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Editorial: Energy Threat Should Spur U.S. to Action

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Iran’s threat to shut down the strategic Strait of Hormuz in the Persian Gulf in the face of possible United States sanctions over Iran’s nuclear program illustrates how vital it is for us to become less dependent on the vagaries of rogue states.

And while the current administration is gung ho for alternative energy sources — which we must develop — it drags its feet on developing, or actively tries to discourage, tapping short-term fossil fuel resources that would make us more secure.

One sixth of the world’s oil supply comes through the Gulf, which is ringed by oil-rich states. Iran itself is the world’s fourth-largest oil producer, and U.S. sanctions would hit its economy hard. Almost 80 percent of its revenue is dependent on oil.

And it’s not just that part of the world that’s a concern —Venezuela and Libya with their respective lunatic leaders (until Moammar Gadhafi’s demise) also are major oil suppliers.

The strait’s importance cannot be overstated. In 2009, according to the U.S. Energy Information Agency, 15.5 million barrels of oil went through the narrow, 34-mile wide passageway a day. Closing it could have serious global implications and likely lead to destabilization and military action in the Gulf. The threat alone has pushed up oil prices.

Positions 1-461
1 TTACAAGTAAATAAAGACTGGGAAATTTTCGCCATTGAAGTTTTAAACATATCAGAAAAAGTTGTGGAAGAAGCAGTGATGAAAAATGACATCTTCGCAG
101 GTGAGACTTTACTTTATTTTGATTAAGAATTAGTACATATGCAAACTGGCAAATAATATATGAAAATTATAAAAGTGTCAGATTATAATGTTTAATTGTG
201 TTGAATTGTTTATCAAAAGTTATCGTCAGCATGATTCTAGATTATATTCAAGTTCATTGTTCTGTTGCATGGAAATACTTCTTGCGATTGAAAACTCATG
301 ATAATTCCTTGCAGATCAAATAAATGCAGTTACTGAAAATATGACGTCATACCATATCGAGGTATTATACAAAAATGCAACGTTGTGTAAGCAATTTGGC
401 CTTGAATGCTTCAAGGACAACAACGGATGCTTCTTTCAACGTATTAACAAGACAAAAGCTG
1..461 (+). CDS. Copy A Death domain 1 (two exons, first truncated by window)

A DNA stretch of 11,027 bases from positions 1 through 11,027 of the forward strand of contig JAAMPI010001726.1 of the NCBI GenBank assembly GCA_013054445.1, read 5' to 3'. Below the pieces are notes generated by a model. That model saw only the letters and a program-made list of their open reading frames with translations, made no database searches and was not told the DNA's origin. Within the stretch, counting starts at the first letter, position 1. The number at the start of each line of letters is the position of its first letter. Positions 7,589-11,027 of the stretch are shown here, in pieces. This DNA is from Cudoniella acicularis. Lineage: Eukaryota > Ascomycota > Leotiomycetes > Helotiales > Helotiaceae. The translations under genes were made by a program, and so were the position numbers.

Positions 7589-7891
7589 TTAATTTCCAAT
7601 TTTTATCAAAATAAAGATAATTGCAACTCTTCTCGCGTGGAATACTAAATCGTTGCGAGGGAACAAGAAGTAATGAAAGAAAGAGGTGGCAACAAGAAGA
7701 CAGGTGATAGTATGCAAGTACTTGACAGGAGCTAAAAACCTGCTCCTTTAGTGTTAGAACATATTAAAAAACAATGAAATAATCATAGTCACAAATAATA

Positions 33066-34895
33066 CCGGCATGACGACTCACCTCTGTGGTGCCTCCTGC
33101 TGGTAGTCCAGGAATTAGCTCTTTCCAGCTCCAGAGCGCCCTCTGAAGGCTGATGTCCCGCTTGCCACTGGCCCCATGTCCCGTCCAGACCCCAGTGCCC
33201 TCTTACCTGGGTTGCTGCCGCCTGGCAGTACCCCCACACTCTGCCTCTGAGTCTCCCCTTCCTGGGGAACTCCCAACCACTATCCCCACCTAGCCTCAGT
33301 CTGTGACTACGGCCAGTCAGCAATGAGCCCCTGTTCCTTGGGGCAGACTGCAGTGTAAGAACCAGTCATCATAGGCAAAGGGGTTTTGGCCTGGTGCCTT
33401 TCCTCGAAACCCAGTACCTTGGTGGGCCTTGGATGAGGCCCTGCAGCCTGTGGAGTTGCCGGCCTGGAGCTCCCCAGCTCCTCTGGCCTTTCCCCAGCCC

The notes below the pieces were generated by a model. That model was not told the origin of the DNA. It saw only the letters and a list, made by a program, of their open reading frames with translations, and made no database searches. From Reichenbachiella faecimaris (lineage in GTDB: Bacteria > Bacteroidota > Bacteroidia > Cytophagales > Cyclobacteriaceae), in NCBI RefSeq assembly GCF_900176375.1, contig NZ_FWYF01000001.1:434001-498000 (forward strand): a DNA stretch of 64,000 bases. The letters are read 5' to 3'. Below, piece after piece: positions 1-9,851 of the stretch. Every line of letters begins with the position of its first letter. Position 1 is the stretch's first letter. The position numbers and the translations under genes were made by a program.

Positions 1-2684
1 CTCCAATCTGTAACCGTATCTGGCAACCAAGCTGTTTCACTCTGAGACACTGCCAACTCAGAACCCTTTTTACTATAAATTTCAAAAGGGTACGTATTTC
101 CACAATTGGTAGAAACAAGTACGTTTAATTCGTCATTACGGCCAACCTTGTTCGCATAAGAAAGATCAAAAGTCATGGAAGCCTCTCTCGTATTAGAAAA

And it drew a quick response from the United States: “Interference with the transit or passage of vessels through the Strait of Hormuz will not be tolerated,” Pentagon press secretary George Little says.

Strong words, but based on past actions, it is doubtful the mullahs who run Iran think there is much to fear beyond heated rhetoric from the White House.

If this doesn’t move President Obama to give the go-ahead to the Keystone XL oil pipeline, which will create thousands of jobs and bring oil from Canada’s generous shale oil deposits to U.S. refineries and consumers, what will?

It’s fine to promote alternatives, but the fact is the world will be dependent on fossil fuels for decades.

And there are still plentiful sources to be tapped, whether from offshore drilling in our own Gulf of Mexico, sources here in New Mexico or the huge Bakken oil field in North Dakota, which at 2 billion barrels could be the largest ever in the lower 48 states.

It’s time for the Obama administration to view this through the lens of national security, and the sad truth is, alternative energy sources are not yet ready.

The U.S. and its allies are right to be concerned about Iran’s nuclear program, almost certainly directed at producing a nuclear bomb. That makes it more important than ever that the world’s energy security is not held hostage by the whims of radicals who really don’t like us.

This editorial first appeared in the Albuquerque Journal. It was written by members of the editorial board and is unsigned as it represents the opinion of the newspaper rather than the writers.

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